Roman Rapture

by Corby Rummer
byBarbara Grizzuti Harrison.
Weidenfeld & Nicolson, $19.95.
THE JOURNALIST and essayist Barbara Grizzuti Harrison has always been restless and judgmental, frank and seemingly dissatisfied. Now the object of her searches in previous writings, on topics including feminism, celebrities, and her and her mother’s time as Jehovah’s Witnesses, is made explicit. She is looking for her faith, for the ability to reconcile herself to the memory of her difficult parents, and for her soul’s rest.
Italian Days is a rich account of a long stay in Italy, visiting monuments, conducting brief and intensive friendships, eating, following the tracks of writers and historians, and everywhere looking for her place in the Church in which she was baptized but which she left in childhood, returning only as an adult. The search is easier than it would have been in America: “What a happy, human Church the Italian one is!” she exclaims. “When people think of the Catholic Church, and speak of it in fear, admiration, condescension, or anger, they never seem to be seeing this Church—the Church of family, community, simplicity, anchorage, and ease.”
Her stay will culminate in a search for relatives, in the south, but she starts in the industrialized north, in Milan, a city “impossible to love,” and proceeds to Venice, Florence, and Rome, where for her “Italy begins.” She goes on to the regions of the Abruzzi and Calabria, where she will find echoes of the beautiful mother who gave virtually no evidence of loving her and whom she did not love until death separated them, and the father she loved but had to escape from, a father who fainted at will and who was so upset by her leaving home that he actually left Brooklyn—something done in her family only under duress— and spied on her in the tiny apartment she took in Manhattan.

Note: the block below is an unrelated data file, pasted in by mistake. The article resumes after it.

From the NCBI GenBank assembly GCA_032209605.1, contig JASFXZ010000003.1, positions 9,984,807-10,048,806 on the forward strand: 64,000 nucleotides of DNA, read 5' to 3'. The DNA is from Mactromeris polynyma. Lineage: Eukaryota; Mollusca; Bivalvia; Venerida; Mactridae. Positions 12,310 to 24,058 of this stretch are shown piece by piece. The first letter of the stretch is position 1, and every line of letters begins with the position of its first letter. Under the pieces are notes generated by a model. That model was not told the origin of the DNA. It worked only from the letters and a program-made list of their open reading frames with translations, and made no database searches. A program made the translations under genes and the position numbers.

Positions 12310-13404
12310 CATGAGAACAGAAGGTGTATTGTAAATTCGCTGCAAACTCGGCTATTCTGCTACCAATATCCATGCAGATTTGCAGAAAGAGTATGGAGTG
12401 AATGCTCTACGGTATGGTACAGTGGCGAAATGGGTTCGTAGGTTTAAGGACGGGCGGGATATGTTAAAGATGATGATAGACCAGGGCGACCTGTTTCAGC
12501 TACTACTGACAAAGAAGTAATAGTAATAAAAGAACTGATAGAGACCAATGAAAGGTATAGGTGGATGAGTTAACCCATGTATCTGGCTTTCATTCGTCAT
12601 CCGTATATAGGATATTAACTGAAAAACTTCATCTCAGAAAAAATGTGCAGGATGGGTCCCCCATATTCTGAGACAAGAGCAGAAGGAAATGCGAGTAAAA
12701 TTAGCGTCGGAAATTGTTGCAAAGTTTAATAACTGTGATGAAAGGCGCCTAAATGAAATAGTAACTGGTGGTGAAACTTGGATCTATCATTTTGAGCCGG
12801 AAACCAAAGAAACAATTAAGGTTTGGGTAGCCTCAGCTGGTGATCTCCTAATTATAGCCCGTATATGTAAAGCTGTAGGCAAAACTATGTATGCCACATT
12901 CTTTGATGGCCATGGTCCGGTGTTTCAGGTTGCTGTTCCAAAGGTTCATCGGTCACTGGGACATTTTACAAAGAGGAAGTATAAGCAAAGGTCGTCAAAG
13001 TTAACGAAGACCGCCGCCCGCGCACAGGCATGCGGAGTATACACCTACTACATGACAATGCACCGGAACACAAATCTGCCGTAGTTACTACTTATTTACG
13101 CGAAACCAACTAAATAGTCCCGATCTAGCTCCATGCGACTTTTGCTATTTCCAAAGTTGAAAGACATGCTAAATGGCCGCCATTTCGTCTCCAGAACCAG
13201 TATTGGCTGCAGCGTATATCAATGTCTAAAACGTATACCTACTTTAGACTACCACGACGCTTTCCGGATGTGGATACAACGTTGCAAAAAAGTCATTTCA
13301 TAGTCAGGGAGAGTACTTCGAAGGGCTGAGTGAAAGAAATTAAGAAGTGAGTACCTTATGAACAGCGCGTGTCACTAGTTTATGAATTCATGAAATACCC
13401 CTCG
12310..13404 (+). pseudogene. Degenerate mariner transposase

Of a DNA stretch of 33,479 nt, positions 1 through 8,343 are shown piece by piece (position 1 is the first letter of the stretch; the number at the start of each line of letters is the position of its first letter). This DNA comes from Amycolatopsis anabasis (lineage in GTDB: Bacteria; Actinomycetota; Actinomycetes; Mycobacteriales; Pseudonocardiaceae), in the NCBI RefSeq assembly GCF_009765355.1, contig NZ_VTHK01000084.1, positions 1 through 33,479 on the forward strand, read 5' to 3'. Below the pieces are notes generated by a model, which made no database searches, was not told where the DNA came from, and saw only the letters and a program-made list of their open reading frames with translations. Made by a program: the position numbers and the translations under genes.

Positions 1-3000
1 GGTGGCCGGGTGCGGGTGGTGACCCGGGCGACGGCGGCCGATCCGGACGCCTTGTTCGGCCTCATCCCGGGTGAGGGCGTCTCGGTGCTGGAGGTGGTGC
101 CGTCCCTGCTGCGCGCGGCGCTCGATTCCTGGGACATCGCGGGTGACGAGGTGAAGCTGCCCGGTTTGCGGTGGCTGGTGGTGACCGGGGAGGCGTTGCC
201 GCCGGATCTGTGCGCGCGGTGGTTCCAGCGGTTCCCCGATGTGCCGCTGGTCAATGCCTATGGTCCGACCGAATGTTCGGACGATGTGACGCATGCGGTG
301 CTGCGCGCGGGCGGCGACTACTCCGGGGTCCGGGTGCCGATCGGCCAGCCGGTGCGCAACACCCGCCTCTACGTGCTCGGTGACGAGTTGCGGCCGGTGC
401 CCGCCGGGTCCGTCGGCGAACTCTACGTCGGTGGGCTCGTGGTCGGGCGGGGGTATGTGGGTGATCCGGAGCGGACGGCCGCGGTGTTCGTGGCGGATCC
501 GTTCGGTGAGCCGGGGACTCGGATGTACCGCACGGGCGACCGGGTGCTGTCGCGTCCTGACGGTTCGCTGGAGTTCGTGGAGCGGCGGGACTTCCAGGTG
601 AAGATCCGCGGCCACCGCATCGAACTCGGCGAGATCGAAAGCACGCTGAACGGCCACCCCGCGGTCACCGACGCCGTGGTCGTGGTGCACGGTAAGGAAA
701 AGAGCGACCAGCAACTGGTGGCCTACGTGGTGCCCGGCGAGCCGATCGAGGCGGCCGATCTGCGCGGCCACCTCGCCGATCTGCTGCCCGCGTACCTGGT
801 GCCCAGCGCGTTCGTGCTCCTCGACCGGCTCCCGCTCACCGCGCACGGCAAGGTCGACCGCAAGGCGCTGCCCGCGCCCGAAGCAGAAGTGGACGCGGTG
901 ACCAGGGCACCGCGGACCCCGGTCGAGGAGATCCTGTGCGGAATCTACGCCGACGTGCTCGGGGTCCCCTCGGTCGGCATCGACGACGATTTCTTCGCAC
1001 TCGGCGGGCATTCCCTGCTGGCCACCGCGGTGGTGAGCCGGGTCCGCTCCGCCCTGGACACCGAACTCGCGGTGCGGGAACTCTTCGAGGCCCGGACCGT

Although by turns a warm and a raw family memoir, the book is also a masterly evocation of the places she visits. Harrison has the capacity to let Italy enter her being, to sit in a piazza or a church for hours absorbing, even ingesting—“I could eat this light"—the scene. She captures the delight of discovery, of passionate attachment to a place formed in an afternoon’s wanderings. She can encapsulate Italy in one paragraph—for example, describing the landscape near the medieval Tuscan town of San Gimignano, with “gardeners turning over soil with gnarled, patient hands,” “showers of wisteria framing old women shelling peas in doorways,” and “laughing nuns pushing children on orange swings, their heavy habits floating on magnoliascented air.” The winding drive from Naples along the Amalfi coast is “fragrant, serpentine, Saracen, sunlit, kaleidoscopic.” She summarizes Milan, where her “irritable intelligence” is fully attuned to the humbuggery she sees around her: “The melancholy of Milan may be dressed to kill, it may be almost unrecognizable, but it is as pervasive as the diesel fumes, the staccato tapping of heels on marble. ”